Finishing the year with over 20% more events than it started with, parkrun, the free Saturday morning 5k, has had a brilliant 2019 in Scotland.
With 13 new runs starting in 2019 – including Crathes, Dean Castle, Drumpellier, Lochend Woods,Oriam, Queens and the University of Stirling – the total number of 5k events in Scotland now stands at 56.
Not to be outdone by the grown-ups, 2019 has been a great year for the juniors, too. Three new 2k runs have brought the total number of junior parkrun events in Scotland to 18.
As for parkrun as a whole, the biggest change this year has been in how new events are named. As Liz Corbett, Lead Ambassador (Volunteer) for Scotland explained to runABC Scotland when we caught up with her for a year-end chat, rather than being related to the town (or part of a town) in which a run appears, new events are now named very specifically after the location of the park in which the event is held.
Thus the North East’s newest event was not christened ‘Inverurie parkrun’, after the town in which it is held, but ‘Ury Riverside’, after the park hosting it; similarly, Stranraer’s new run was called ‘Agnew’ after its home in Agnew Park.
The new naming policy, determined by parkrun HQ and applied globally, hasn’t been popular with everyone. But as Corbett explains, the new rules are all about establishing parkrun on a global scale: some names may not translate ‘locally’, but make sense as part of a bigger picture of event naming.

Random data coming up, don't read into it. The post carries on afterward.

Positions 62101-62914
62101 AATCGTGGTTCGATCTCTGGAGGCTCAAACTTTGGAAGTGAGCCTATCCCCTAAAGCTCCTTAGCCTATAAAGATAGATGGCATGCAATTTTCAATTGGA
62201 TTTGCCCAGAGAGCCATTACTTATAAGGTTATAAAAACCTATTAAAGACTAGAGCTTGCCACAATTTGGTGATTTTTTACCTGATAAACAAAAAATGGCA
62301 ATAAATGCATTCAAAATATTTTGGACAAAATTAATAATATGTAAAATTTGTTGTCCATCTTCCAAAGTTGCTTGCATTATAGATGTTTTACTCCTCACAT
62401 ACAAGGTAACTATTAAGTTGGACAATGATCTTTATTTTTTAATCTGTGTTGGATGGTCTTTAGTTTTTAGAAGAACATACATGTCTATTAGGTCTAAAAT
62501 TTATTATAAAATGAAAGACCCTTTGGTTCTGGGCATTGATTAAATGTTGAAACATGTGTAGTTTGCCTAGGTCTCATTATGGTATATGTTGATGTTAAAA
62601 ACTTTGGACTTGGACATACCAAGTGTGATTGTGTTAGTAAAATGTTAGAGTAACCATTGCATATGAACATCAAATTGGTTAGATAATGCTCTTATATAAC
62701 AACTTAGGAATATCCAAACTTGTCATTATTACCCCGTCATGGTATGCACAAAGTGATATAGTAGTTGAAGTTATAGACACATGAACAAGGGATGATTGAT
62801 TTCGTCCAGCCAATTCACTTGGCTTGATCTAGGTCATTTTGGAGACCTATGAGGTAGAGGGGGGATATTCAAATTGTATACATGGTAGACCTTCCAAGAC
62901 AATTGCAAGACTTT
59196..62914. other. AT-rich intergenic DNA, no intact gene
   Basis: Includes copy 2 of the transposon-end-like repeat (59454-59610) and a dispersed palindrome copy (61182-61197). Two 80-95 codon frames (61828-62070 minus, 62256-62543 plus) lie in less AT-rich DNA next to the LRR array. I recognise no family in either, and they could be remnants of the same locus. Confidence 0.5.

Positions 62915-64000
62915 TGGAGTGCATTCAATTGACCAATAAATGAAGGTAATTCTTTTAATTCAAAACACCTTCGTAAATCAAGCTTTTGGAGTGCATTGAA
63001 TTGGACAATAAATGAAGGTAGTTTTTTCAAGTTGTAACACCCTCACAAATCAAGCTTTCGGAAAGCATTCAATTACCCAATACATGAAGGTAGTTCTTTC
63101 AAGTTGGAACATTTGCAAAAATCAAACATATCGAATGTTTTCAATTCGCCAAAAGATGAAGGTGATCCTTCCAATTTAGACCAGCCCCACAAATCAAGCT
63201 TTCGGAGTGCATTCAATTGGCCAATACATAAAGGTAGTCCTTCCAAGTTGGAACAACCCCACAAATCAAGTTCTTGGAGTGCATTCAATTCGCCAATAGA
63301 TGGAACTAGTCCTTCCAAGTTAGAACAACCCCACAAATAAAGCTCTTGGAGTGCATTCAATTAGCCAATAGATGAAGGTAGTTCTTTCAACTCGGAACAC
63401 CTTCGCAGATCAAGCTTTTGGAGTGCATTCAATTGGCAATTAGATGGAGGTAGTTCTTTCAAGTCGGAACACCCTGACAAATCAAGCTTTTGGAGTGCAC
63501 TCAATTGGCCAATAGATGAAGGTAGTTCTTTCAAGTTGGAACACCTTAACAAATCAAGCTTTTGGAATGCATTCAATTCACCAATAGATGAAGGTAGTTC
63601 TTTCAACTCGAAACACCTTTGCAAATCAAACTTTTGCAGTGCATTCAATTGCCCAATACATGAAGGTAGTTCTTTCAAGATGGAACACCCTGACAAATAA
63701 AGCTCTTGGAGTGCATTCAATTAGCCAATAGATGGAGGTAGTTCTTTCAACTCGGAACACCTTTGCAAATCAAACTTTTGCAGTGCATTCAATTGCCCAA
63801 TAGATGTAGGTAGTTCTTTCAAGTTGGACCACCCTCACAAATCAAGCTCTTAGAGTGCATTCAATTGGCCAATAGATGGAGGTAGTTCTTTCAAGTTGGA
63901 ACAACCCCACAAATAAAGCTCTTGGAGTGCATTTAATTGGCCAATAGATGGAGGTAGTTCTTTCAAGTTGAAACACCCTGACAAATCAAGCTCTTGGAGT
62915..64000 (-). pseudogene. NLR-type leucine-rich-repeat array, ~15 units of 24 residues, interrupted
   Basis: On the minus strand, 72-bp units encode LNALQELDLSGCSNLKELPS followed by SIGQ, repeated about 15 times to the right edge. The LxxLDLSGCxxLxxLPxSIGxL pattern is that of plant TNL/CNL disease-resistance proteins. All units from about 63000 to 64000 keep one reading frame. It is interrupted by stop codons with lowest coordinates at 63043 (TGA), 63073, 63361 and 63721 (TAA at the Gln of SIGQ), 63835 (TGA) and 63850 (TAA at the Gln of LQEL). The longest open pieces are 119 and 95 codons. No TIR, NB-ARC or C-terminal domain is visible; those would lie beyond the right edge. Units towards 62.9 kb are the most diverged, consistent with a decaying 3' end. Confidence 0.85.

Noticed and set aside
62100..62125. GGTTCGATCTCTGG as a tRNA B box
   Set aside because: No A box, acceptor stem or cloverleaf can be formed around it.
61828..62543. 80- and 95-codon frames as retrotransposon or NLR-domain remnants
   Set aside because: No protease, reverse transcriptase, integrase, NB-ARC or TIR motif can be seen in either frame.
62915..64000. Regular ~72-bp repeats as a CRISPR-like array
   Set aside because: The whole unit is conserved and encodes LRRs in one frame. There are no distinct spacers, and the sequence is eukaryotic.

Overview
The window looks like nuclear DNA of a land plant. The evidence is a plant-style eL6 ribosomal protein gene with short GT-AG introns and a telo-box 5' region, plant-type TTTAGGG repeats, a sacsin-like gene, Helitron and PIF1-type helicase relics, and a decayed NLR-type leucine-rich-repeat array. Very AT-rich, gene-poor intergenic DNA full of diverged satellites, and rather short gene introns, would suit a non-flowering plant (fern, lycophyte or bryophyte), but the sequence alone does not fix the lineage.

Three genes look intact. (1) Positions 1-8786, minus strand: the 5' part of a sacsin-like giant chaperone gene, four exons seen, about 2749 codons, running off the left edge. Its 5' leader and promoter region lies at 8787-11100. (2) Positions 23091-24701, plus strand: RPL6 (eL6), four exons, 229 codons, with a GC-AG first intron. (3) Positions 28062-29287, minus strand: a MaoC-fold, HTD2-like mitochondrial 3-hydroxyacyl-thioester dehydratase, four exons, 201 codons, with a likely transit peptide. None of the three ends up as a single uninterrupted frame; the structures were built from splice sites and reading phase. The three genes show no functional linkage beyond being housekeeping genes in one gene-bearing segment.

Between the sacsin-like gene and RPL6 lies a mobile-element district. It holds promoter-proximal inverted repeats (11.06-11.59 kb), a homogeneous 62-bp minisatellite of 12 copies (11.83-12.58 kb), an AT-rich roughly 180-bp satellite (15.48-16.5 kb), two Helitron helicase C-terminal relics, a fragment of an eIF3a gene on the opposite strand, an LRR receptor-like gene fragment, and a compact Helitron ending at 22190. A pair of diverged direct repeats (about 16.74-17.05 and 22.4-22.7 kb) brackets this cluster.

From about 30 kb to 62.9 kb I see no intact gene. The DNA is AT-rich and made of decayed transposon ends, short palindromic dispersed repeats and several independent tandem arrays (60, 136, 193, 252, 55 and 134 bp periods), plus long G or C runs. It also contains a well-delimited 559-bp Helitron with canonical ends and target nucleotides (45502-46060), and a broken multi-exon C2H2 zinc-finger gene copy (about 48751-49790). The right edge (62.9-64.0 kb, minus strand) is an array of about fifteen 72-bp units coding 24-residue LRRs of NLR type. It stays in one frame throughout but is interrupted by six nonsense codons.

With that in mind, Corbett advises everyone to consult parkrun’s event pages and interactive map
to see exactly where runs are located – especially as parkrun continues to expand in Scotland: events in Kelso (‘Wallaceneuk’) and Stornoway (‘Lews Castle’) will be arriving in the New Year.
Unsurprisingly, Corbett has been very pleased with how parkrun’s Scottish year has gone. Keen to expand into more rural areas, Corbett is particularly pleased with how parkrun has been growing on the islands – Mount Stuart on the Isle of Bute started in September – and hopes to see more events in the years to come.
Corbett said: “We’d love to have more parkruns on the islands, but it can be difficult to find suitable locations. We’d love to have an event on Skye, for instance, but as far as terrain is concerned, it’s largely mountains, unsuitable roads or narrow paths. We’d love to have an event on Barra too!”
Anyone thinking about starting a parkrun in Skye, Barra, or indeed anywhere else in Scotland is invited to get in touch with parkrun directly, for information, guidance and support.